Cigar Leaf

SwedeFP

Well-known member
Cuban Mixture is one of my favorite blends, though I think the cigar leaf’s presence is pretty subdued. Hearth and Home’s Virginia Spice and John Patton’s Storm Front are the other two CL blends that I cellar and enjoy. If I had to rate those three it would be in that order. Am I correct in believing that “cigar leaf” is flue-cured burley?
Some of what I've seen used for cigars was what is called dark air cured aka one sucker. I think this can be used as cigar filler or binder-maybe wrapper. I'll take some local leaf grown by county tobacco farmers straight from the barn, and add it to any tobacco I want to add strength to like Prince Albert. It gives a nice cigar note and boosts the nicotine too.
 

Hollis

Well-known member
Patron
I've smoked a few bowls of Warped Until the End but it didn't take either. I think I'll probably just smoke a cigar next time I get a hankering.
 

Pipepunk

Well-known member
Sales
McClelland Dominican Glory Maduro as suggested by @SonoranHotDog is outstanding....I have only a few tins of this left. I will add C&D Mad Fiddler Flake...great blend and it's readily available!
:thumb-yello:
Absolutely loved Dominican glory both Maduro and the other version still have a couple tins one open and 1 unopened holding on to those for dear life.would love to encounter an aromatic bulk or tinned that has cigar leaf.if not like Dominican at least something in the same general ballpark
 

norniron

Well-known member
The cigar leaf blend that always captured my imagination, although it was discontinued while I was
still at school, was the old Dunhill Cuba mixture. It was a cigar leaf blend that Dunhill brought out in
1912, at the same time as Royal Yacht. Along with other Dunhill tobaccos, it was supplied to troops
fighting on the Western Front in the Great War, a conflict I have a great interest in.
Cuba was discontinued in the sixties, largely as a consequence of the American embargo on products
from Cuba, the US being a major market for Dunhill.
When I did start smoking a pipe, one of the tobaccos recommended to me was James Fox Bankers Mixture,
precisely because it contained Havana leaf and I had smoked cigars for some years. It wasn't bad but I never
really made the cigar connection.
 

UpArrow

Well-known member
Sales
The Match Victorian I received 8 weeks ago has a rather irritating top note of butterscotch. Very annoying if one’s expectation is that it will mimic Elizabethan to some degree.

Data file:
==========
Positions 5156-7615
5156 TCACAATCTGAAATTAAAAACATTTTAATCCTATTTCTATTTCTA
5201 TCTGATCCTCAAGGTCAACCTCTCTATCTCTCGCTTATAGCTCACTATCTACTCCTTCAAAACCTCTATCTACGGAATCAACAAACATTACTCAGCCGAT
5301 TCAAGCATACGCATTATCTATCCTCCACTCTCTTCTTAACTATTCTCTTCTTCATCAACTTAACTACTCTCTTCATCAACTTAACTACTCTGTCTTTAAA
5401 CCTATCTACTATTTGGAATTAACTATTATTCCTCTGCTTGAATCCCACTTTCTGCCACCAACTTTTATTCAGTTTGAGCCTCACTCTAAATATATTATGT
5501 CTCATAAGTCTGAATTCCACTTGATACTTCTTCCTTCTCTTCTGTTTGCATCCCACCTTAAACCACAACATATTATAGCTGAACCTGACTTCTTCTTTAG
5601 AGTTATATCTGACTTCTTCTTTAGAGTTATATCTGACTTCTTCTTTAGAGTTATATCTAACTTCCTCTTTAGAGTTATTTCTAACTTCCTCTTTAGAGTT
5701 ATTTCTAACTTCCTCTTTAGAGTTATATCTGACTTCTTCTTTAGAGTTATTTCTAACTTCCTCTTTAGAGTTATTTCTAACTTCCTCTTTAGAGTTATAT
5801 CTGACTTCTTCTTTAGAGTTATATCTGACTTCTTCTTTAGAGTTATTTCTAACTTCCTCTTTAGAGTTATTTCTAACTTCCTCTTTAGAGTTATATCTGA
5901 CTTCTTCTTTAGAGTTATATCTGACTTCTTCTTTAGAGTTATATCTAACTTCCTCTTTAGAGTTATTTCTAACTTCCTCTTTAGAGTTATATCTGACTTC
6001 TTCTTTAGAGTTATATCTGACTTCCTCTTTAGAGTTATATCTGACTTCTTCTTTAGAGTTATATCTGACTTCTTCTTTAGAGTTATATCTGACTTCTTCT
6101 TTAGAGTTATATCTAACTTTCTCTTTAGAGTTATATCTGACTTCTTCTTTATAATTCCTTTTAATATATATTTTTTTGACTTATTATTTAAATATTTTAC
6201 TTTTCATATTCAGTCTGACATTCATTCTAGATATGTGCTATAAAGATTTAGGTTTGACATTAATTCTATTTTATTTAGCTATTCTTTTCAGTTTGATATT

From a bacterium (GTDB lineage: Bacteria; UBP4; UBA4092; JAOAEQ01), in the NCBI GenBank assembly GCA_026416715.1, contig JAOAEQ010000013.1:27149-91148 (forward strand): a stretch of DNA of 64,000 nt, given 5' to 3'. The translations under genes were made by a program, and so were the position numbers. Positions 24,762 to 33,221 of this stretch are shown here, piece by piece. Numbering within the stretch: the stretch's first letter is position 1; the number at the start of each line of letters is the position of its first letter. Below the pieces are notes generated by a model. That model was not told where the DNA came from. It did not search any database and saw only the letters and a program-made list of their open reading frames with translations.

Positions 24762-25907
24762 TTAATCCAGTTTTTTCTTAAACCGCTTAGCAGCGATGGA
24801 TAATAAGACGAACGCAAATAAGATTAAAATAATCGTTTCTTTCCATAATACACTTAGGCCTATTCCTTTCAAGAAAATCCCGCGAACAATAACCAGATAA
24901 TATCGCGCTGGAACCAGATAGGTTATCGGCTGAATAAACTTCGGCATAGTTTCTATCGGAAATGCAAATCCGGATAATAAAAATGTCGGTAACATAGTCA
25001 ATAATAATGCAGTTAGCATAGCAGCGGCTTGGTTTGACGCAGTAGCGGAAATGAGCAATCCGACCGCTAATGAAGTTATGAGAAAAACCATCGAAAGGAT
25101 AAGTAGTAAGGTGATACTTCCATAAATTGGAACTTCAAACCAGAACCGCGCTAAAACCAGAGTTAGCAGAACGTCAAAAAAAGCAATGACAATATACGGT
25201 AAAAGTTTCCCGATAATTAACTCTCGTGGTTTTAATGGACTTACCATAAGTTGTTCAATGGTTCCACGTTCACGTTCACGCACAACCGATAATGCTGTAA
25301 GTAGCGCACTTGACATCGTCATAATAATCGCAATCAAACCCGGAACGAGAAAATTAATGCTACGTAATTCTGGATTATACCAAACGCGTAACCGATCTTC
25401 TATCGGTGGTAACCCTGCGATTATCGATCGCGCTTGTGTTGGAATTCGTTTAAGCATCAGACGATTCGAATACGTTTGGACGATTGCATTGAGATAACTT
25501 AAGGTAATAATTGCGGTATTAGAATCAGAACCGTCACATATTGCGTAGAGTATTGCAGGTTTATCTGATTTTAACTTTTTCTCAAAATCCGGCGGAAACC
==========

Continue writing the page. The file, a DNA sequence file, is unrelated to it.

After some thought I added ~5% Sutliff cigar leaf to it which countered that note very successfully. Then added some dark birdseye and it’s a very good smoke that I look forward to.
 

Chicken Man

Keep It Simple
Patron
The cigar leaf blend that always captured my imagination, although it was discontinued while I was
still at school, was the old Dunhill Cuba mixture. It was a cigar leaf blend that Dunhill brought out in
1912, at the same time as Royal Yacht. Along with other Dunhill tobaccos, it was supplied to troops
fighting on the Western Front in the Great War, a conflict I have a great interest in.
Cuba was discontinued in the sixties, largely as a consequence of the American embargo on products
from Cuba, the US being a major market for Dunhill.
When I did start smoking a pipe, one of the tobaccos recommended to me was James Fox Bankers Mixture,
precisely because it contained Havana leaf and I had smoked cigars for some years. It wasn't bad but I never
really made the cigar connection.
I enjoy Banker's, however I don't really get much of a cigar flavour or mouth feel either. I've only smoked a few cigars but it doesn't remind of them at all. I have read a couple of reviews where people have claimed that the blend used to contain more cigar leaf, but I cannot verify whether that is true or not.
 

Chicken Man

Keep It Simple
Patron
I did not mean that the tobacco did not taste like a cigar, what I meant was that I did not get any notes or flavours of cigar leaf, or the "texture" associated with it. I think you described the texture of a cigar leaf blend well:
I think cigar leaf gives a blend strength and "body" -- words like "robust" and "thick" are often used in reviews of these blends.

I'm not sure if it is an opinion shared by many people, but I would like a cigar leaf blend that does taste like a cigar. I am aware that most people would tell me to just smoke a cigar, however I do prefer the form factor of pipes over cigars. I have had success with breaking up cigars and putting them in pipes on one or two occasions. Samuel Gawith Brown No.4, despite containing no cigar leaf, does have a kind of cigar taste for me, but I need to smoke more to see if it will fit that niche in my rotation. Unfortunately, my access to cigar leaf blends is very limited, I think Banker's might be the only one, though I'm not certain.
 

SomebodyElse

Active member
I do like me some GLP key largo. I’ve got a recent 8 oz can aging in a ball jar. It for sure is better the longer it sits. It’s a “cant lose” cellar blend
I've been going through a tin of this for about a month. I am enjoying it but I keep wondering what it would be like in a couple years. It feels like some time to meld would really make it shine. With probably just under an ounce left I'm tempted to jar it up and let it sit for a while.
 
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